Do Right-to-Carry Concealed Weapons Laws Still Reduce Crime?

Academia Letters, February 2022

6 Pages Posted: 24 May 2021 Last revised: 7 Mar 2022

See all articles by Carlisle E. Moody

Carlisle E. Moody

College of William and Mary - Department of Economics; Crime Prevention Research Center

John R. Lott

Crime Prevention Research Center

Date Written: May 20, 2021

Abstract

A review of the literature studying the effect of right-to-carry laws shows that the weight of evidence indicates that such laws reduced violent crime. However, more recent studies, using more recent data, tend to find that these laws cause increases in various kinds of violent crime, raising the possibility that circumstances have changed since 2000, causing these laws to become detrimental. We suggest that these recent studies, which do not use all the available data, are seriously compromised because they compare states that only recently have adopted right-to-carry laws with states that have had these laws for many years, instead of comparing against states with more restrictive laws. Early adopting states experienced relatively large reductions in crime corresponding to large increases in the number of right-to-carry permits. Late adopting states passed rules making it difficult to obtain permits and exercise the right to carry concealed weapons. Ignoring the fact that these late adopting states with stricter rules on obtaining permits issue relatively few permits can produce perverse results where coefficients imply an increase in crime even though the opposite is true. We demonstrate this effect with a simple statistical test.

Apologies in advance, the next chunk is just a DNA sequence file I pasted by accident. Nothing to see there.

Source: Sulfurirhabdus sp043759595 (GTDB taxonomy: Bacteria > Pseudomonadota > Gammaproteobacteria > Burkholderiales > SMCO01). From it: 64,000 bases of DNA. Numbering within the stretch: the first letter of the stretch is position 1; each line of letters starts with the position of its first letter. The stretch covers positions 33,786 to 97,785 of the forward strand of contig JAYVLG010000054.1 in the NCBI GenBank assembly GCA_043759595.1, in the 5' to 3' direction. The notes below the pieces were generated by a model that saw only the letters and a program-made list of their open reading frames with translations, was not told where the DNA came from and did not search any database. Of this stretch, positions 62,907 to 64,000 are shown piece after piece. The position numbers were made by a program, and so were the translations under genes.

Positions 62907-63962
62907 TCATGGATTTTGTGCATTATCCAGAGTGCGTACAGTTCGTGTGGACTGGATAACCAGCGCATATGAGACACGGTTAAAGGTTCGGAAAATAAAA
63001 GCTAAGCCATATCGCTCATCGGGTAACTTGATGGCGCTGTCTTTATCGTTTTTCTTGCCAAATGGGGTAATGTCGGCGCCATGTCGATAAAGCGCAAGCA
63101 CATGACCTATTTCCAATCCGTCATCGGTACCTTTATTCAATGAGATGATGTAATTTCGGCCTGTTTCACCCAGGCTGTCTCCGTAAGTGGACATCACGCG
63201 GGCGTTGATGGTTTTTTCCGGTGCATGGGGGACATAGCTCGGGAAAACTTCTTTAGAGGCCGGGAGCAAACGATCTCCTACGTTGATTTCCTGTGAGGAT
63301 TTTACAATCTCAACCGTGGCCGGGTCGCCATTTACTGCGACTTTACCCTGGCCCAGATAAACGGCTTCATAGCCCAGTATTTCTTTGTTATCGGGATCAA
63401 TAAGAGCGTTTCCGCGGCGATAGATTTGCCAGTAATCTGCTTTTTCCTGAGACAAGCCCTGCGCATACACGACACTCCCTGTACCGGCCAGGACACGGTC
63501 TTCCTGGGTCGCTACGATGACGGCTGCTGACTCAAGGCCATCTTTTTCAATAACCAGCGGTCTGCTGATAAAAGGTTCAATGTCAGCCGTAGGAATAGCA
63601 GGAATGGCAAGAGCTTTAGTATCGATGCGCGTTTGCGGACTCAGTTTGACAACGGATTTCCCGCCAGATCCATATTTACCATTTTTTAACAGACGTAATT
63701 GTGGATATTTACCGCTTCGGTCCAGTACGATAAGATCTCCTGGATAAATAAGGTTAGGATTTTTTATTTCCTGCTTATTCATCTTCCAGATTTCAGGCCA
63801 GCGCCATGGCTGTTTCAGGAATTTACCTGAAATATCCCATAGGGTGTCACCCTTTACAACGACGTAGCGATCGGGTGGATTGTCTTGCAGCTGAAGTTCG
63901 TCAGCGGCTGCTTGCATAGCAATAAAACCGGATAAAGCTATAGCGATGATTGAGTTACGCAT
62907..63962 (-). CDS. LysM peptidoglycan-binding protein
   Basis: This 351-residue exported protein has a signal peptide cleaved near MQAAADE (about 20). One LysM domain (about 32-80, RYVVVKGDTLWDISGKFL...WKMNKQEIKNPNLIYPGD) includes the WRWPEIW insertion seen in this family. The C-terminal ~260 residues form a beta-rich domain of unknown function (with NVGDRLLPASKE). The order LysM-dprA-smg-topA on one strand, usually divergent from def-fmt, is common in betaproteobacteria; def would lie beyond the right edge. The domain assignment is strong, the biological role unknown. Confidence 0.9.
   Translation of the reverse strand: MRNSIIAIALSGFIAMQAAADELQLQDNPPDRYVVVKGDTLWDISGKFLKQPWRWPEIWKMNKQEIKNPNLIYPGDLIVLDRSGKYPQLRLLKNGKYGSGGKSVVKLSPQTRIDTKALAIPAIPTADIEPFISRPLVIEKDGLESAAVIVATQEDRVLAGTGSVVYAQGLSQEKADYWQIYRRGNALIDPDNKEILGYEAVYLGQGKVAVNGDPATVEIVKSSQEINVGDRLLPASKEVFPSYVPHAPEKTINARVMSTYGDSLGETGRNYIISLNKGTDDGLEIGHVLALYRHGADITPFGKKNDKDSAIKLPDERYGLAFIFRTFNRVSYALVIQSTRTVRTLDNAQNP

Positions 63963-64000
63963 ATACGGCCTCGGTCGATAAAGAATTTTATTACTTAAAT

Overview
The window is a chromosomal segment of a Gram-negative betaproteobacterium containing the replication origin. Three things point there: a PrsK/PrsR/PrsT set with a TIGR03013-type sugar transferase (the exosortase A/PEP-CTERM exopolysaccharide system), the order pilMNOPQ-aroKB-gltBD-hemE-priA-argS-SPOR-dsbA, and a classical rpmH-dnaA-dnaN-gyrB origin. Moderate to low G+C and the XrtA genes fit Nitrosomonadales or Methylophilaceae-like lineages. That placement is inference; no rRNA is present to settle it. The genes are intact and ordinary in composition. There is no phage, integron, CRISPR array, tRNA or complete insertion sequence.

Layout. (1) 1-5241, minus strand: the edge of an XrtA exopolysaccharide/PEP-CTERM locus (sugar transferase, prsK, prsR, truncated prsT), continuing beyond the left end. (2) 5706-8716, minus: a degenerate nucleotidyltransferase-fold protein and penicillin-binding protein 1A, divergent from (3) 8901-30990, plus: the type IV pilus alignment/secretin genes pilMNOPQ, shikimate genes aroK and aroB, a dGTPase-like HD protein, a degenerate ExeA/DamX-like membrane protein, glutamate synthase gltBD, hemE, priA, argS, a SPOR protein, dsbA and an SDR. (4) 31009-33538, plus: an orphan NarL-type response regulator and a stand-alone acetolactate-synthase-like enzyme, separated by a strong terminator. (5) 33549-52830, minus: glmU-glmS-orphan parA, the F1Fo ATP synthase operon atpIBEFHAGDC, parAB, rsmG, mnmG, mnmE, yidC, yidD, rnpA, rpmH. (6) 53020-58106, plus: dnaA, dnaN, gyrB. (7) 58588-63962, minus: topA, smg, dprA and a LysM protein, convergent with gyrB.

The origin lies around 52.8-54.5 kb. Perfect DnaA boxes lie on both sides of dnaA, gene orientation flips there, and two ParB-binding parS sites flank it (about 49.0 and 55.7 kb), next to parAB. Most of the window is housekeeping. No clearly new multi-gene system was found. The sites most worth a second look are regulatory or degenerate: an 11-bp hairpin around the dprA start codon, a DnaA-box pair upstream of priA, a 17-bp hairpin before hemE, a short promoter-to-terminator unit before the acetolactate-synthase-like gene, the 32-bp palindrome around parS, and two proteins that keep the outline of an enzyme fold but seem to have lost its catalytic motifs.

Academia Letters, February 2022

Keywords: gun laws, conceal-carry, right-to-carry, shall-issue, may-issue, crime

JEL Classification: K42

Suggested Citation

Moody, Carlisle E. and Lott, John R., Do Right-to-Carry Concealed Weapons Laws Still Reduce Crime? (May 20, 2021). Academia Letters, February 2022, Available at SSRN: https://ssrn.com/abstract=3850436 or http://dx.doi.org/10.2139/ssrn.3850436

Carlisle E. Moody (Contact Author)

College of William and Mary - Department of Economics ( email )

Williamsburg, VA 23187-8795
United States
757-221-2373 (Phone)
757-221-1175 (Fax)

Crime Prevention Research Center ( email )

PO Box 3234
Alexandria, VA
United States

John R. Lott

Crime Prevention Research Center ( email )

PO Box 2293
1100 W Kent Ave
Missoula, MT 59801
United States

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